Here are some unique yarns, spun by me. The yarn is a mix of mohair, from my semi-angora goats with wool from my sheep. I washed the wool and mohair separately, passed them through my wool picker, and then passed them through the drum carder to blend the two fibres. I spun the wool on my drop spindle and on my wheel.

These photographs show the yarn being dyed in my solar oven with onion skins and walnut tree leaves.

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Yarn

Stitching, something new

I love colour. I love coloured wool and yarn. I love all the beautiful ways yarn and wool can be used to make art, (except maybe crochet, I just can’t get my hands to work comfortably in this medium, sorry).

A couple of years ago I learned some stitching techniques with my mother-in-law. I liked the idea of sitting and stitching and I loved how variegated yarns looked in the different stitches. However, when I used my own hand spun, the yarn wasn’t consistent enough to look nice, and so I put the stitching to one side.

While I was in Santiago having my eye examined, I found a small shop that sells stitching kits. Esterillas is located in Pueblo del Ingles, and has a great selection of stitching yarns, patterns and kits. They range from small, child friendly kits to complex pillows and floor coverings.

I bought two simple kits, made with thicker wool, for my daughters. My youngest jumped right in with her cousin, and my oldest daughter says she will try it…soon.

And for myself I bought a more complicated pillow cover.

Flower

I am not sure if I am using the correct stitch, some look the same at the front but the back is worked differently. But I love the colours and watching it grow.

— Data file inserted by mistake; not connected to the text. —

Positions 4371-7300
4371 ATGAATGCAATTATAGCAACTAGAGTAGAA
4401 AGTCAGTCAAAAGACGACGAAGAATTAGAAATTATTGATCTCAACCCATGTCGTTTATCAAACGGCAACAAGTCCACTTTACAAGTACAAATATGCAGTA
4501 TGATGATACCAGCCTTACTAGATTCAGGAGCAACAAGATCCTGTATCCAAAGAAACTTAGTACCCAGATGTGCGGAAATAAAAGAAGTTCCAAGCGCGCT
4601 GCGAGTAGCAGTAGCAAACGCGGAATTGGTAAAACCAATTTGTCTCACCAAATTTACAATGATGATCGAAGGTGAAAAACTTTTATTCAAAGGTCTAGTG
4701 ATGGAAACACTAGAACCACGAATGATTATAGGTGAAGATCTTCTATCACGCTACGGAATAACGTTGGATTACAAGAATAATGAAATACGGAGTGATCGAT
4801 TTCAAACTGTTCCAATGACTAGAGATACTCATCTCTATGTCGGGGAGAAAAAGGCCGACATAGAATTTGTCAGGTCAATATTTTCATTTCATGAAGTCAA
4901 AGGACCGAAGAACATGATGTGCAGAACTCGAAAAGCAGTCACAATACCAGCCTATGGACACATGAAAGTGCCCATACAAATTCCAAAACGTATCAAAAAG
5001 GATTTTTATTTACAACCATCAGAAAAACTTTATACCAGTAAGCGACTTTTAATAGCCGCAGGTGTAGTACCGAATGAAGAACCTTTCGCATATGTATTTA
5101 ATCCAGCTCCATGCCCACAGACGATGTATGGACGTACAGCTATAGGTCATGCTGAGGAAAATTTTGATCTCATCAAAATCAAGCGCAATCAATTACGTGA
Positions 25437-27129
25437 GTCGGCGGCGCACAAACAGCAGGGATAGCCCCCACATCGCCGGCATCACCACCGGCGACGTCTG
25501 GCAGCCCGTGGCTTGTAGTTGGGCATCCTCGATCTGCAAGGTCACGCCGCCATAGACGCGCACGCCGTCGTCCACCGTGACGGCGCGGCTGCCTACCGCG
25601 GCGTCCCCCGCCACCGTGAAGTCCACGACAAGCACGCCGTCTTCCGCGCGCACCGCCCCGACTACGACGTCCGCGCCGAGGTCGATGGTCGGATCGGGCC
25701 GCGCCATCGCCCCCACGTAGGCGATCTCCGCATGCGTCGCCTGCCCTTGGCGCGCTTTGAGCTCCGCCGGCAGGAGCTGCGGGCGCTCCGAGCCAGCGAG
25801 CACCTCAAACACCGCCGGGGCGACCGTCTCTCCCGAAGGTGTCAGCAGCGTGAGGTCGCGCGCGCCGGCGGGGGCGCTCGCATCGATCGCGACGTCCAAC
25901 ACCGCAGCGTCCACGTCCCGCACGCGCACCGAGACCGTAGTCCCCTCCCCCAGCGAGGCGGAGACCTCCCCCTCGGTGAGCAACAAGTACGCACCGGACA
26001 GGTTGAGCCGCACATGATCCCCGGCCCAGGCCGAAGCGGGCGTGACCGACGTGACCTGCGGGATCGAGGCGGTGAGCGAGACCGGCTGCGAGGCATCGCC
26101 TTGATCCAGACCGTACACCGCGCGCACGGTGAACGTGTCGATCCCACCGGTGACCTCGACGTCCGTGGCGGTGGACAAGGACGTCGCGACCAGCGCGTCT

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The best part is I can see how very simple designs can be made beautiful depending on the yarn. I used some of my solar dyed yarn, (the pale yarn) in a simple square pattern and I really like the effects. Reminds me of geological maps.

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With what I have learned I am going to spin and dye some wool for stitching. I think my spinning has improved enough to use, and the subtle changes in solar dyeing will look great.

Wooly Christmas knits…in the sun

Our summer has finally started, great for drying laundry, not so great for people who burn easily, like me.  With the summer comes the end of the school year.  One of my daughters finishes this Friday, the other finishes next Friday.

The kids celebrate the end of the year with field trips, parties, and maybe even a camping weekend.  The mothers also get to celebrate by cleaning and painting the classroom, and sanding and varnishing the children’s tables, so everything is ready for next year.  (Not all mothers in Chile do this, just the small rural schools).